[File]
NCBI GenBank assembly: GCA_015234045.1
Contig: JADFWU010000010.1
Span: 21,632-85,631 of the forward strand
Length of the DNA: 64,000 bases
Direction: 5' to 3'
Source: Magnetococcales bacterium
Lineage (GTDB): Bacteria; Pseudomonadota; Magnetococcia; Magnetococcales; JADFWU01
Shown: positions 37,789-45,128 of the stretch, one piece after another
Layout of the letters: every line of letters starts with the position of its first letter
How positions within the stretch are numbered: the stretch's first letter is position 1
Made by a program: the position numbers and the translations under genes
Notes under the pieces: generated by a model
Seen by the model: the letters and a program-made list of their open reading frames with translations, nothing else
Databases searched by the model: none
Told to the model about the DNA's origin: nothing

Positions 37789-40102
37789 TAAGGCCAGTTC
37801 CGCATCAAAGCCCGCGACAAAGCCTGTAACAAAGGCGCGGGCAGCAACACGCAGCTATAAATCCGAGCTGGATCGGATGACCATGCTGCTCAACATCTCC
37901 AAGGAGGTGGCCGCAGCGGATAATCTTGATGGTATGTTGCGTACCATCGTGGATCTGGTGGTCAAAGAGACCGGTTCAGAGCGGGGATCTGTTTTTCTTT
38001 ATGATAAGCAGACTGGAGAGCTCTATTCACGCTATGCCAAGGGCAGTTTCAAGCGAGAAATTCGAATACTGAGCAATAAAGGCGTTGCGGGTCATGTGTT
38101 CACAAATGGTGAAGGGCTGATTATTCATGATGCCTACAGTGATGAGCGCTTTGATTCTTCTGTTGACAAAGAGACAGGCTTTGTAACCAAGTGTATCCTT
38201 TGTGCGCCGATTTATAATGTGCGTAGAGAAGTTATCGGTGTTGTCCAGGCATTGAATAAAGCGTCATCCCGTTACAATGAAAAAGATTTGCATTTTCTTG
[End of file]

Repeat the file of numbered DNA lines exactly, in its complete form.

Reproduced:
NCBI GenBank assembly: GCA_015234045.1
Contig: JADFWU010000010.1
Span: 21,632-85,631 of the forward strand
Length of the DNA: 64,000 bases
Direction: 5' to 3'
Source: Magnetococcales bacterium
Lineage (GTDB): Bacteria; Pseudomonadota; Magnetococcia; Magnetococcales; JADFWU01
Shown: positions 37,789-45,128 of the stretch, one piece after another
Layout of the letters: every line of letters starts with the position of its first letter
How positions within the stretch are numbered: the stretch's first letter is position 1
Made by a program: the position numbers and the translations under genes
Notes under the pieces: generated by a model
Seen by the model: the letters and a program-made list of their open reading frames with translations, nothing else
Databases searched by the model: none
Told to the model about the DNA's origin: nothing

Positions 37789-40102
37789 TAAGGCCAGTTC
37801 CGCATCAAAGCCCGCGACAAAGCCTGTAACAAAGGCGCGGGCAGCAACACGCAGCTATAAATCCGAGCTGGATCGGATGACCATGCTGCTCAACATCTCC
37901 AAGGAGGTGGCCGCAGCGGATAATCTTGATGGTATGTTGCGTACCATCGTGGATCTGGTGGTCAAAGAGACCGGTTCAGAGCGGGGATCTGTTTTTCTTT
38001 ATGATAAGCAGACTGGAGAGCTCTATTCACGCTATGCCAAGGGCAGTTTCAAGCGAGAAATTCGAATACTGAGCAATAAAGGCGTTGCGGGTCATGTGTT
38101 CACAAATGGTGAAGGGCTGATTATTCATGATGCCTACAGTGATGAGCGCTTTGATTCTTCTGTTGACAAAGAGACAGGCTTTGTAACCAAGTGTATCCTT
38201 TGTGCGCCGATTTATAATGTGCGTAGAGAAGTTATCGGTGTTGTCCAGGCATTGAATAAAGCGTCATCCCGTTACAATGAAAAAGATTTGCATTTTCTTG